Software algorithms are automating complex decision-making tasks to mimic the human thought processes and senses. AI is not a monolithic technology; A subset of AI, machine learning, focuses on the development of computer programs that can teach themselves to learn, understand, reason, plan, and act when blasted with data. Machine learning carries enormous potential for the creation of meaningful products and services, including: hospitals using a library of scanned images to quickly and accurately detect and diagnose cancer; insurance companies digitally and automatically recognizing and assessing car damage; and security companies trading clunky typed passwords for voice recognition.

Augmented reality

Augmented reality is a visual and/or audio “overlay” on the physical world that uses contextualized digital information to augment the viewer’s real-world view. AR-enabled smartglasses help warehouse workers fulfill orders with precision, airline manufacturers assemble planes, and electrical workers make repairs. We’re currently seeing mainstream gaming examples of AR that reach across age demographics. The power of bringing information to the point of action in a seamless, unobtrusive manner is undeniable. This blending of the physical and virtual world is cracking open a new realm for businesses across the board to explore.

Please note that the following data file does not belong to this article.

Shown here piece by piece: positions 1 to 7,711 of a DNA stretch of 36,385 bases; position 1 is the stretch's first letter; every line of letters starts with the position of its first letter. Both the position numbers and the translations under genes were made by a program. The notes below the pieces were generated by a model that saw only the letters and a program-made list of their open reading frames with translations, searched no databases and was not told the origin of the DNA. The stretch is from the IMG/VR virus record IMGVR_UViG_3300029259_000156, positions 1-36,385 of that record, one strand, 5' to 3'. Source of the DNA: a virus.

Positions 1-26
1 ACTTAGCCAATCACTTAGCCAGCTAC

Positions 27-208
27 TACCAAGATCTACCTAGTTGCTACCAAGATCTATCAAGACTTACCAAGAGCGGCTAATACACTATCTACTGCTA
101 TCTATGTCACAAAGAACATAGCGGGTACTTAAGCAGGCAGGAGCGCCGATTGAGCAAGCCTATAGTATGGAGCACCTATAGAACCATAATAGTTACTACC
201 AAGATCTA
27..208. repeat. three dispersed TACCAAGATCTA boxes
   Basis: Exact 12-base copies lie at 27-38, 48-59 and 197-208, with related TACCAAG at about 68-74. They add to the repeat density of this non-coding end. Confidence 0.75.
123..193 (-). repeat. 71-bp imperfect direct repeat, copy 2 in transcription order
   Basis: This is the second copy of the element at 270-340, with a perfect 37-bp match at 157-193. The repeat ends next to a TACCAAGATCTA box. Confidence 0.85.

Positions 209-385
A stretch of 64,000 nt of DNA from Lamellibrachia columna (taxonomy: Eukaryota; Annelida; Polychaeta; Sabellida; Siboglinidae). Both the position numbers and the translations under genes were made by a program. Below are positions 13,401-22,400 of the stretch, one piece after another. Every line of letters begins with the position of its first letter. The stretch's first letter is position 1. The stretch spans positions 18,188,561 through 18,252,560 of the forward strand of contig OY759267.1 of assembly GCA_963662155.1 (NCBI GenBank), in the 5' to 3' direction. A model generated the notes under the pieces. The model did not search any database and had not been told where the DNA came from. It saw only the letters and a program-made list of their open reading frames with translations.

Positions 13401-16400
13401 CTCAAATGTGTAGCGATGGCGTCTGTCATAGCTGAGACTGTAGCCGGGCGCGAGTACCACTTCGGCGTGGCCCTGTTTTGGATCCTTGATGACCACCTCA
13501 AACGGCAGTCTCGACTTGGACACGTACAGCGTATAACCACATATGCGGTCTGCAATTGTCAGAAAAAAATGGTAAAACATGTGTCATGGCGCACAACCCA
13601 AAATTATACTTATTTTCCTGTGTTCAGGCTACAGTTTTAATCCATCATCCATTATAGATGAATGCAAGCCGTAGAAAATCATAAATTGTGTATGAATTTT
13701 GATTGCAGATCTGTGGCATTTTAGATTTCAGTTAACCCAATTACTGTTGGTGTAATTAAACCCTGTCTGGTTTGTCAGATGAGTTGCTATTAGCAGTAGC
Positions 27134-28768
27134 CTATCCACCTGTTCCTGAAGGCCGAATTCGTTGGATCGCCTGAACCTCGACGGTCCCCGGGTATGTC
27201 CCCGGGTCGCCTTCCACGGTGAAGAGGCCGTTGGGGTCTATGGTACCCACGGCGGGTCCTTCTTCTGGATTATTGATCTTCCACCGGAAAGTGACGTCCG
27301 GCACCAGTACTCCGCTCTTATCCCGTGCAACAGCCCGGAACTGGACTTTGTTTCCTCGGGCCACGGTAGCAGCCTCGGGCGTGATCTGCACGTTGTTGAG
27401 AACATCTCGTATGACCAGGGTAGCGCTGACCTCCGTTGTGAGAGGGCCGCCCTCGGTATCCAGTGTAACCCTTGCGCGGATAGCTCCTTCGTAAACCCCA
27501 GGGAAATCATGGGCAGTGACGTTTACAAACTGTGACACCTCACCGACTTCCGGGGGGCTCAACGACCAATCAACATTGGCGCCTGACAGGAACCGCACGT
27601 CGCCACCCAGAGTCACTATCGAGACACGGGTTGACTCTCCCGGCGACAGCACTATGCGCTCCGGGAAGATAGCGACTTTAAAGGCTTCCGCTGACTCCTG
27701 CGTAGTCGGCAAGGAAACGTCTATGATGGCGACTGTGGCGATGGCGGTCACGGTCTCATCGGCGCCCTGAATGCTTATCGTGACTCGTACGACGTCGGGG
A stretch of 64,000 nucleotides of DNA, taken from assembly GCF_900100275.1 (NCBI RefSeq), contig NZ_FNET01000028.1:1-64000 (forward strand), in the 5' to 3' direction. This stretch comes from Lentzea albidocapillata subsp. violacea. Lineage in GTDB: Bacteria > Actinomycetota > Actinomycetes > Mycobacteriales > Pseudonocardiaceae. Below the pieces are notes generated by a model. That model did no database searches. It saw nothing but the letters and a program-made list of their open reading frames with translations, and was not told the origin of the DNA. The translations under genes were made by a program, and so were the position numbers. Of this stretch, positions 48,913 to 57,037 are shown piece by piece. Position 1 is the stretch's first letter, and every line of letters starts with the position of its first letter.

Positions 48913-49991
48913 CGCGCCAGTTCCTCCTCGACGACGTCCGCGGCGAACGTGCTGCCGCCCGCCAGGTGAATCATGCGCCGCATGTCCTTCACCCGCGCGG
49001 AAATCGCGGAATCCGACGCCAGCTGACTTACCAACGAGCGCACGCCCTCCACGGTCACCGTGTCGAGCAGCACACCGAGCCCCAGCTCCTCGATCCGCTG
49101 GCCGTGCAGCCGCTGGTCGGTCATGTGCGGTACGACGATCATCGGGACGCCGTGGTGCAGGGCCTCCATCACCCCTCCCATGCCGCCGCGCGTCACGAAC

Blockchain

A blockchain is a distributed electronic database or, more broadly, an electronic ledger that uses software algorithms to record and confirm transactions with reliability and anonymity. The record of events is shared between many parties and information once entered cannot be altered, as the downstream chain reinforces upstream transactions. Blockchain has the potential to usher in an era of autonomous digital commerce.